This section of the exhibit Pan-American Life in New Orleans hones in on the history of the workforce of the Pan-American Life Insurance Group (PALIG). For the past 100 years, PALIG has produced an array of employee magazines and other materials highlighting the work and lifestyles of its workers in the New Orleans Home Office and those staffing its affiliates abroad. These publications and archives, displayed throughout the lobby, offer a window on the diverse activities and identities of a workforce spanning more than 15 countries in North, Central, and South America and the Caribbean. Among the salient threads that run throughout are the advent of new technologies and the central role of women in the company, highlighted on the near wall. The exhibit case to the right focuses on defining the business of insurance and considers the tools used to collect, appraise, and manage personal data. Also at right, we invite the viewer to an Augmented Reality (AR) experience featuring reflections, inspirations, and visions of PALIG’s first president, Crawford H. Ellis, and José Suquet, the company’s current CEO, in their own words, along with a virtual mapping of select materials from the exhibition revealing the geographic extent of historic moments in the Pan-American life of New Orleans through time. At the opposite end of the lobby, the two walls and exhibit cases center on PALIG’s robust Latin American workforce in New Orleans and abroad, which has constituted a pillar of the company’s business model since its founding. The Pan-American Life Insurance Group collection of research materials donated to The Latin American Library offers multiple avenues for investigating the history of twentieth-century corporate culture in the Americas from both local and transnational perspectives.
Lobby main wall display and Case 7 at The Latin American Library.
The exhibit case in front of the main lobby wall is titled, “Essentials of Life Insurance,” shown below, with the intention of showcasing a few items from the Pan-American Life Insurance Collection to mention some interesting facts and essentials about what life insurance is, what its origins are, how it functions, and what are some popular conceptions about the industry.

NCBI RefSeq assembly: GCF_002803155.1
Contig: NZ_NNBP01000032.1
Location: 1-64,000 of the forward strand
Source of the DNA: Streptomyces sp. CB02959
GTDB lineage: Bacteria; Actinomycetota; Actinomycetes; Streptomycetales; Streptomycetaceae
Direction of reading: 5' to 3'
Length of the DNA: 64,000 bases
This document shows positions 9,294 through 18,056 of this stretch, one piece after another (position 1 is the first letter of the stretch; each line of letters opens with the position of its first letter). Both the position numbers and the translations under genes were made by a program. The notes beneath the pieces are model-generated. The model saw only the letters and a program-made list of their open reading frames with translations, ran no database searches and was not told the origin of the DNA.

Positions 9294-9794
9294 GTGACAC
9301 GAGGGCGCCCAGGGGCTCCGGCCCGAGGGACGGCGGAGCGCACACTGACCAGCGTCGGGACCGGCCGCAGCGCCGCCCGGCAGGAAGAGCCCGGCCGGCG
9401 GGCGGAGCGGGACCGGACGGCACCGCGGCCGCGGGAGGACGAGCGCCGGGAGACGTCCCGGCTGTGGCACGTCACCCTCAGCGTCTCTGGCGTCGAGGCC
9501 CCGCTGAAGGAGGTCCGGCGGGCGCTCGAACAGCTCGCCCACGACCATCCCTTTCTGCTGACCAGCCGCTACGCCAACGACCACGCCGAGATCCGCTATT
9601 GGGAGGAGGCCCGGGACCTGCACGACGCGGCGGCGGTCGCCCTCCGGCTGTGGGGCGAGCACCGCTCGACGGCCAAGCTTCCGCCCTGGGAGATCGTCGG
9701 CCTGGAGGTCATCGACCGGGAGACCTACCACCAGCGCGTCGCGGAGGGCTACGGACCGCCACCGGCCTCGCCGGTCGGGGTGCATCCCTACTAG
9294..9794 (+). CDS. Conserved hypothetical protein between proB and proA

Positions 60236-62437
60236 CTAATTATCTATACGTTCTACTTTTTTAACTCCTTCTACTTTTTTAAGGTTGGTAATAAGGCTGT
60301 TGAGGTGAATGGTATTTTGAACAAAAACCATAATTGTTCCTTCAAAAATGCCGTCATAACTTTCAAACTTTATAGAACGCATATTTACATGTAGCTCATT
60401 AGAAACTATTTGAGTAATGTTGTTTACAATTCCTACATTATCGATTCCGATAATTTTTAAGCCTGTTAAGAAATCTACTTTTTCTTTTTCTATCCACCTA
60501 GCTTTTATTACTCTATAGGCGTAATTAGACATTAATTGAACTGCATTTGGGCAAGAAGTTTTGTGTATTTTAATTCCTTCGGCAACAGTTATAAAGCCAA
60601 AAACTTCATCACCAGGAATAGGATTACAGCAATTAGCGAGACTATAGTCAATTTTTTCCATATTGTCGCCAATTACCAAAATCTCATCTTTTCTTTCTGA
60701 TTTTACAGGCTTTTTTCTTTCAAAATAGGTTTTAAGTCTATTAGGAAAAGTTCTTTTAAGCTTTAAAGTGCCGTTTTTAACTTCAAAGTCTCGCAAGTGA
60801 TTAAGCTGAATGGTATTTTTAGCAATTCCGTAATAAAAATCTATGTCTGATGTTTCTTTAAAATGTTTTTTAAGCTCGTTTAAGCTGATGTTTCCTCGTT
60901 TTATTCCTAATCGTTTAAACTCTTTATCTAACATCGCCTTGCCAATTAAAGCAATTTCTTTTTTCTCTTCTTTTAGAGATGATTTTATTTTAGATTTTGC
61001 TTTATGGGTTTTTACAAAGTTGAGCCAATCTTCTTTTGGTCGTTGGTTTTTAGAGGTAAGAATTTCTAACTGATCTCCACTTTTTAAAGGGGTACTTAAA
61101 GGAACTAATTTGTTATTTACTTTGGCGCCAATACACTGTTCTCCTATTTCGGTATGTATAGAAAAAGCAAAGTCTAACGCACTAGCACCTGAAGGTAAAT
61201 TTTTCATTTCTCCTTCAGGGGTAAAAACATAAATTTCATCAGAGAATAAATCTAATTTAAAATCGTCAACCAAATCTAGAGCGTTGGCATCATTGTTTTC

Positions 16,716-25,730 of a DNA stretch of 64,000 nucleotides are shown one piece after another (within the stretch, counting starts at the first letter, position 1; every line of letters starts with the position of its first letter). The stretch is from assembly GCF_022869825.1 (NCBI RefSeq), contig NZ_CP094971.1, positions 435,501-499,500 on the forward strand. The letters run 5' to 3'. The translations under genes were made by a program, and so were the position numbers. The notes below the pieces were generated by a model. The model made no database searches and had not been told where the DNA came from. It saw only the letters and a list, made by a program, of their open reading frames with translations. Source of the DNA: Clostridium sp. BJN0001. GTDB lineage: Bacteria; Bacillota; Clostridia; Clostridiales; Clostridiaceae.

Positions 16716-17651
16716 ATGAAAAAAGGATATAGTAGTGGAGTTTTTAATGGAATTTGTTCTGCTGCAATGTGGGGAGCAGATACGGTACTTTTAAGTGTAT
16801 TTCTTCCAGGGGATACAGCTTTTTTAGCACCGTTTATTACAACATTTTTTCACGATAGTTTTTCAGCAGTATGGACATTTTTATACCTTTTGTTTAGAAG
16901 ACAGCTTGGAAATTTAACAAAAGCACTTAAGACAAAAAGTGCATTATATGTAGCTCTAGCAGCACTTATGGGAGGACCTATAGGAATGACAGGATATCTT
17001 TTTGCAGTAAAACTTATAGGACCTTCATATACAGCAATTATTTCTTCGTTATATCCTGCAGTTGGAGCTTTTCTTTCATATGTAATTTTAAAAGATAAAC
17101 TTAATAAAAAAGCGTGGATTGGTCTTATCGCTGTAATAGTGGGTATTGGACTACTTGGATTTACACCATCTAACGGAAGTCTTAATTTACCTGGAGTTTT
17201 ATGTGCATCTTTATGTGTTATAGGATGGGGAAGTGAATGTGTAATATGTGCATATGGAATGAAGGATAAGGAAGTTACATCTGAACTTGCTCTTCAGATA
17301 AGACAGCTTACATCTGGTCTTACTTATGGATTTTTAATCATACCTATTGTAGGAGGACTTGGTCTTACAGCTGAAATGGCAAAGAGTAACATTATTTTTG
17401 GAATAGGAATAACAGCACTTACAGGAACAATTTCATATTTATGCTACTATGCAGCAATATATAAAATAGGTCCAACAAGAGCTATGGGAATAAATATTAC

Contents of Case 7, Essentials of Life Insurance, one of the lobby physical exhibits at The Latin American Library.
Writers on the history of life insurance often point to the burial societies of ancient Rome as giving rise to the modern industry. Ancient Romans believed that if the living fail to observe the appropriate funeral and burial rites, the spirits of the dead would return to haunt and molest them. Burial societies became a way to help ensure that all citizens would be able to provide a proper funeral for their family, real or fictive. Under Augustus, a portion of each soldier’s pay was set aside and pooled to cover the funeral expenses of society members. This club benefit was particularly important to soldiers because their profession exposed them to a high risk of early death or death far from home, as was the case for Centurion Marcus Caelius, below.